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DEPARTMENT OF THE NAVY -- NAVAL HISTORICAL CENTER
805 KIDDER BREESE SE -- WASHINGTON NAVY YARD
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Walter A. Luckenbach

 

(ScStr. dp. 17,170; l. 469'3"; b.  B5'11"; dr. 30'7" (mean); s. 14.0 k.; cpl. 70)

 

Walter A. Luckenbach (Id. No. 3171)—a steamer launched on 19 December 1917 by the Seattle Construction & Drydock Co. for the Luckenbach Steamship Co. —was taken over by the United States Shipping Board early in 1918; delivered to the Navy on 9 June 1918; and commissioned that same day at Seattle, Wash., Lt. Comdr. James A. McDonald, USNRF, in command.

 

Assigned to the Naval Overseas Transportation Service, Walter A. Luckenbach sailed from Seattle on 13 June; but an unsuccessful series of trials forced her to put into the Mare Island Navy Yard for further work and repairs. Those modifications were completed on 18 August, and she returned to sea. Walter A. Luckenbach entered Mejillones, Chile, and loaded 10,000 tons of nitrates. She departed the Chilean port on 10 September, transited the Panama Canal, and arrived at Norfolk, Va., on the 24th. After discharging her cargo and completing voyage repairs, the ship cleared Capes Henry and Charles on 7 October and headed for Philadelphia. There, she loaded Army supplies bound for Europe and, on 29 October, headed for France. After a stop at Gibraltar, Walter A. Luckenbach arrived in Marseille on 14 November—three days after the armistice was signed—discharged her cargo, and loaded ballast for the return voyage. She stood out of Marseille on 26 November, stopped briefly at Gibraltar once again, and arrived in New York on 11 December.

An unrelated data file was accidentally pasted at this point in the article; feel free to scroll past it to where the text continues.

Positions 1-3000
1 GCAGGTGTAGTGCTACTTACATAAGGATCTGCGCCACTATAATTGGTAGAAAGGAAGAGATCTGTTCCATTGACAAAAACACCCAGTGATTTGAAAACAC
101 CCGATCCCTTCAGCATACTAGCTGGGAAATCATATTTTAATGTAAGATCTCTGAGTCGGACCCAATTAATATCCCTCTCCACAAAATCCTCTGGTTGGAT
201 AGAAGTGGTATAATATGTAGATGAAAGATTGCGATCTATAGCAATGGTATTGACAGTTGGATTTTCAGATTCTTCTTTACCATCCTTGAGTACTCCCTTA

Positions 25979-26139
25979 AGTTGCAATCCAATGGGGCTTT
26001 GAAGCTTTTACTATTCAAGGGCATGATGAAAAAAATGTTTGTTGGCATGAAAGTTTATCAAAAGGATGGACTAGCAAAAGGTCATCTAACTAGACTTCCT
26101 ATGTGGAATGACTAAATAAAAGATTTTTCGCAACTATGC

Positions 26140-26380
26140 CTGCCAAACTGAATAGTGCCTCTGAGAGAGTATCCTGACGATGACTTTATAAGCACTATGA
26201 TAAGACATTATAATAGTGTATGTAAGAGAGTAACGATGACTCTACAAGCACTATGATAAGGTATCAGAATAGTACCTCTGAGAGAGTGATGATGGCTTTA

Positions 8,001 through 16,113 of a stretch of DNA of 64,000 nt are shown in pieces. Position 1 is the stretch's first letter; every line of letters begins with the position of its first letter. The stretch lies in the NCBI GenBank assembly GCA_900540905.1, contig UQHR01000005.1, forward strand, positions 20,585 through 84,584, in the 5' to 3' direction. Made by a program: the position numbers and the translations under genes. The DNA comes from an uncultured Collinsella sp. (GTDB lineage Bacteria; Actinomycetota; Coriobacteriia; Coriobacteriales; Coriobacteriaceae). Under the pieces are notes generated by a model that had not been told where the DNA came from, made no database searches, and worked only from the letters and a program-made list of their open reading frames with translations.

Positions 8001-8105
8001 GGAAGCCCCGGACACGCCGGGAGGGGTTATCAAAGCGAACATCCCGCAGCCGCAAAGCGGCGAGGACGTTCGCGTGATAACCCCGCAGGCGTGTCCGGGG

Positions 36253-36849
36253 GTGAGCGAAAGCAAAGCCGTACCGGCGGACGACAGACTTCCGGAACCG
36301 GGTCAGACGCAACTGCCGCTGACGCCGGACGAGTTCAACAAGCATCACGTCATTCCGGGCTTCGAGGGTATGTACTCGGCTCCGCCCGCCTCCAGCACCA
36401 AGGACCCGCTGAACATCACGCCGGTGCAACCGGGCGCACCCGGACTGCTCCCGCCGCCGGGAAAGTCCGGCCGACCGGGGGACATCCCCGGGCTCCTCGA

On the day of her arrival, Walter A. Luckenbach was detached from the Naval Overseas Transportation Service and was reassigned to the Transport Force. At New York, she was converted to a troop transport to help in the task of bringing home American troops from Europe. By 22 January 1919, the ship was ready to begin her role in that large movement of people. Between late January and early July, Walter A. Luckenbach made five round-trip voyages to France, two to Bordeaux and three to St. Nazaire. She returned to New York from her final voyage on 11 July; was decommissioned at Hoboken, N.J., on 28 July 1919; and was returned to the Luckenbach Steamship Co. that same day. She entered into mercantile service with that company and labored in its behalf until 1950. During that year, she changed hands and names twice. First, she was sold to the New Orleans Coal & Bisso Towboat Co., Inc., and briefly served the company as SS A. L. Bisso. Later in the year, the Turkish firm Marsa Ithalat-Ithracat, T.A.S., bought her and renamed her SS Mardin. She served that firm and under that name for the remainder of her mercantile career. By 1955, her name had been dropped from the merchant vessel lists